17. A process for preparing arylene sulfide polymers in high yield comprising the steps of:
(a) admixing compounds comprising at least one sulfur source and at least one cyclic organic amide in the presence of water to form an aqueous admixture wherein the molar ratio of said sulfur source to said cyclic organic amide is at least about 0.6:1 to about 1:1;
(b) dehydrating said aqueous admixture to form a dehydrated admixture;
(c) admixing with said dehydrated admixture at least one polymerizable halo-substituted aromatic compound selected from the group consisting of dihalo-substituted aromatic compounds and mixtures of dihalo-substituted aromatic compounds with polyhalo-substituted aromatic compounds having 3-6 halogen atoms per molecule to form a polymerization mixture;
(d) subjecting said polymerization mixture to polymerization conditions effective to produce a mixture comprising an arylene sulfide polymer; and
(e) recovering said arylene sulfide polymer at an increased yield compared to that obtained in a process wherein the molar ratio of said sulfur source to said cyclic organic amide in said step (a) is outside the range of at least about 0.6:1 to about 1:1.
Description

This application is a continuation of application Ser. No. 017,948, filed Feb. 24, 1987, now abandoned.

FIELD OF THE INVENTION

This invention relates to processes for the production of polymers from aromatic compounds. In one aspect, this invention relates to processes for the production of arylene sulfide polymers. In another aspect, this invention relates to processes for the production of linear or branched arylene sulfide polymers. In still another aspect, this invention relates to processes for the production of modified arylene sulfide polymers.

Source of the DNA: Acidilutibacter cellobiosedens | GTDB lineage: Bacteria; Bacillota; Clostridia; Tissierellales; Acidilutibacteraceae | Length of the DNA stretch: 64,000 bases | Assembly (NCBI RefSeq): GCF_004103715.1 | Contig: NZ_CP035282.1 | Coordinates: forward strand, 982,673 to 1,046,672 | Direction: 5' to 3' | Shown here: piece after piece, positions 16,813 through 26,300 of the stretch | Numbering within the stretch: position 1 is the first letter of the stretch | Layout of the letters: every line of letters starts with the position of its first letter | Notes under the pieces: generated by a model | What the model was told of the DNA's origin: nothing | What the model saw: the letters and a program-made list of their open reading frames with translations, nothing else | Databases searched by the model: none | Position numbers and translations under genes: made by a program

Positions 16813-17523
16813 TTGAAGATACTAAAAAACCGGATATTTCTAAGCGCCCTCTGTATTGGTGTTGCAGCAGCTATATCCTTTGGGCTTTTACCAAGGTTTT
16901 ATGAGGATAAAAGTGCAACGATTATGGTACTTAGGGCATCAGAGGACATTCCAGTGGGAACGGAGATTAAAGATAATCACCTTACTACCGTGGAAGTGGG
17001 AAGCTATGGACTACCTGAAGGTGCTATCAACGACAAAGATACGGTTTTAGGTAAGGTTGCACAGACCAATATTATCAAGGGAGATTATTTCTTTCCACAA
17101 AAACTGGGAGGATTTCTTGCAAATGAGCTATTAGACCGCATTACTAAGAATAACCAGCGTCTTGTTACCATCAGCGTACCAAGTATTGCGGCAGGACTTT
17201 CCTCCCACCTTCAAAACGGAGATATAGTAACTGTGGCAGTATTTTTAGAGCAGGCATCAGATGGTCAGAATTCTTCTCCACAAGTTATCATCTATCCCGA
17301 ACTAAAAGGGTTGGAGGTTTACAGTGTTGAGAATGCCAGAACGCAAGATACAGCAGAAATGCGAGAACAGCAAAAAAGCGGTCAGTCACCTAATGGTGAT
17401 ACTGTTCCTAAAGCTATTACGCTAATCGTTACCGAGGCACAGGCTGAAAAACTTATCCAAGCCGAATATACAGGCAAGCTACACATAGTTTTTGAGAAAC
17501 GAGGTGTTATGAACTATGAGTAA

BACKGROUND OF THE INVENTION

A basic process for the production of arylene sulfide polymers from polyhalo-substituted compounds by reaction with an alkali metal sulfide in a polar organic solvent is disclosed in U.S. Pat. No. 3,354,129. Since then a great deal of work has been done to provide methods of modifying or controlling the melt flow rate of arylene sulfide polymers thus produced. For example, the use of polyhalo-substituted aromatic compounds having more than two halogen substituents per molecule has been utilized to provide branched arylene sulfide polymers of low melt flow rate. One such process is disclosed in U.S. Pat. No. 4,116,947. In addition, the use of alkali metal carboxylates has provided a method for the production of modified arylene sulfide polymers of higher molecular weight and a correspondingly lower melt flow rate than that obtained in a similar polymerization process but in the absence of the alkali metal carboxylates. Such a process is disclosed in U.S. Pat. No. 3,919,177.

The wide variety of end use applications which can employ arylene sulfide polymers has been an important factor underlying the need for processes to provide the above-described branched or modified arylene sulfide polymers of reduced melt flow rate as well as processes for producing linear arylene sulfide polymers having a very high melt flow rate.